August 22, 2008 Portomarín to Eirexe

Pressing on through her pain, Gail was now becoming a hero. While she walked and while she rested she thought through her own medical diagnosis of what was happening (she’s boarded as an internist as well as an anesthesiologist). Each step felt as though there was a rock between the bottom of her foot and her boot. The pain became excruciating and it was only later that she decided it was probably an less common form of plantar fasciitis in which the forward section of the plantar fascia is inflamed. Once again I offered a taxi for Gail. Once again she was insulted and refused. Bless her heart — she was going to brave out the entire walk!

On the other hand, I was in great shape and thoroughly enjoying each moment of this walk. It was an enormous gift, after all, the completion of a plan I’d had for years, one that had suffered a setback in June with my mother’s illness, but one that was day by day coming closer to fulfillment. We were just a few days outside Santiago now and I longed to visit this city on which I’d long set my sights.

The one thing the that was also clear, though, was that my secondary goal of walking to Finisterre would probably not happen. I’d arranged our flights for what I thought would be an adequate time to include a 3-day walk to Finisterre after Santiago, but I hadn’t taken into account what our actual pace would be. And recognizing the pain with which Gail was walking I felt a walk today to Ligonde/Eirexe would be about our limit. This would stretch our Santiago arrival date out far enough that we would miss the three days necessary to walk all the way to the coast. I was sad, but I also began to recognize that I might walk the camino again sometime in the future, in which case I would add Finisterre on at the end.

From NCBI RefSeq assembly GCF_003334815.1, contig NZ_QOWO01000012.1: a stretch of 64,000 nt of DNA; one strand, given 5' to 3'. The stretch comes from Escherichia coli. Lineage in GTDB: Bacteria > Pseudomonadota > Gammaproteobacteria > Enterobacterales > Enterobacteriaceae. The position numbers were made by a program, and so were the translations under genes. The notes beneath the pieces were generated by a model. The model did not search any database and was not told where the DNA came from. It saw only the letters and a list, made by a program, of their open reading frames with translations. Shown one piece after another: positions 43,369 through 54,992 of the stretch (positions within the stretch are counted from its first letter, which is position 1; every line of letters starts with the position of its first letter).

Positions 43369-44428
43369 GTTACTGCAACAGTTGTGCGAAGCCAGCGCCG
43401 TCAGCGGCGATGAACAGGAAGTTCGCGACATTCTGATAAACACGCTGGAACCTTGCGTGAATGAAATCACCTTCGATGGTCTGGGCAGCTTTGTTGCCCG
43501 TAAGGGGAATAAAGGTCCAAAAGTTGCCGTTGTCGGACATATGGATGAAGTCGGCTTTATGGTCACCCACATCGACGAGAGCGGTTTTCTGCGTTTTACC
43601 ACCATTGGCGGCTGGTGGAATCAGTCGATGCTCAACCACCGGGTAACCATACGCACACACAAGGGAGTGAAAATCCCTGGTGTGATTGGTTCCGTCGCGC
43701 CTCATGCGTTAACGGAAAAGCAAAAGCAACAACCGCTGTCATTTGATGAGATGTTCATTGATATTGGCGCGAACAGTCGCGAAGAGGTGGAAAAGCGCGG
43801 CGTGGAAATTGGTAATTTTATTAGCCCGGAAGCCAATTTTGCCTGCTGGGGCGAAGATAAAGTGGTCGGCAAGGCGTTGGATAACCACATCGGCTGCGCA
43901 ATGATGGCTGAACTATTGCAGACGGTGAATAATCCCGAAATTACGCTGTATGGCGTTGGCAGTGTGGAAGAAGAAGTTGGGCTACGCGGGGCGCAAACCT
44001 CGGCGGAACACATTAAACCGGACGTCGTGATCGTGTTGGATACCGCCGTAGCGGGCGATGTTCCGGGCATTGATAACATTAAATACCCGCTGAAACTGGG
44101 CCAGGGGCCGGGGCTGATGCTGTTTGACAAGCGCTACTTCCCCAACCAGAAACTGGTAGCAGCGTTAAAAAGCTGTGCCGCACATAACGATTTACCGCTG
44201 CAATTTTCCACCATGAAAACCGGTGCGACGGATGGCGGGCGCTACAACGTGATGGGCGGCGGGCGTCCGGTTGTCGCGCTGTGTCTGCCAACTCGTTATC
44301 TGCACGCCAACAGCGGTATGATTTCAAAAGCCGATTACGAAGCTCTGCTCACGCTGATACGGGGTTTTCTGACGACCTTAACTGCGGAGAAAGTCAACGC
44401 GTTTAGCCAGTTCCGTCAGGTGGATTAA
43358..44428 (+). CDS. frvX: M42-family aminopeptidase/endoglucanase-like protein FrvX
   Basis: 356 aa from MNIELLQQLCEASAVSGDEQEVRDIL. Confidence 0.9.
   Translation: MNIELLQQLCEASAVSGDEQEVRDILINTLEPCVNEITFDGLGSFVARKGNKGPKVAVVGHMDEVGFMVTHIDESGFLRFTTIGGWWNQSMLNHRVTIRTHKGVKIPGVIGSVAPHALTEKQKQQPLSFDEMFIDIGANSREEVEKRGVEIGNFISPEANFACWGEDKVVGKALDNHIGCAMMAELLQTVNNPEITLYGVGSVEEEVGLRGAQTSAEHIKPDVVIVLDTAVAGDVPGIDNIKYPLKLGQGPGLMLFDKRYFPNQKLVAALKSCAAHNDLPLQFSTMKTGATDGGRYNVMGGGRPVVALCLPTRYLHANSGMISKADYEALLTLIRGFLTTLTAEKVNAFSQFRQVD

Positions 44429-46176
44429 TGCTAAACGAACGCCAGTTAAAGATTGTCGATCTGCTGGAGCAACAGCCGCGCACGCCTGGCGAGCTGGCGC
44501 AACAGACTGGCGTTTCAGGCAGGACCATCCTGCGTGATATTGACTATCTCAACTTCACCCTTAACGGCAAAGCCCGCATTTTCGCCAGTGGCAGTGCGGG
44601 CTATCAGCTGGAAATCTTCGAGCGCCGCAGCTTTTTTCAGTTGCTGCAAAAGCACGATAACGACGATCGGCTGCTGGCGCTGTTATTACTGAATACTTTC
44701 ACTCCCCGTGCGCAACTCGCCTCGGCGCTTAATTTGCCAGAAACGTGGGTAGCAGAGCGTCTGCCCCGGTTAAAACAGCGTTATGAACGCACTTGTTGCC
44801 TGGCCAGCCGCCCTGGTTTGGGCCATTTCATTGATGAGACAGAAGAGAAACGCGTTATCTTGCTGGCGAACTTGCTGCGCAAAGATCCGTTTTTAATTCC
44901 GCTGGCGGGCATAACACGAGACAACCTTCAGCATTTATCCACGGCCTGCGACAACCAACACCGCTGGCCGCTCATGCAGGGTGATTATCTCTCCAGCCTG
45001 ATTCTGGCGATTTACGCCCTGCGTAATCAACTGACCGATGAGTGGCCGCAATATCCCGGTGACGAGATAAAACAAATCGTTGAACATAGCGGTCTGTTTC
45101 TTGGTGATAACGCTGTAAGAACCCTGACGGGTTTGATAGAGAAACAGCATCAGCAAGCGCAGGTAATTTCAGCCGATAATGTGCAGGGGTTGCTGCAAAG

We left Portomarin sometime well after Christian, Carol and Jake. With a modest goal of 17 km I reasoned that we could sleep in and give Gail some time to rest. So we set off through the small farms and quiet towns in this stretch. Arriving in the late afternoon at Eirexe, a tiny settlement with only a cafe/bar and a restaurant with a small hotel above, I arranged a room in the hotel. We enjoyed a very quiet night in this fairly remote area, surrounded by the green of the nearby pastures and no road larger than the camino as it ambled along between the two buildings.

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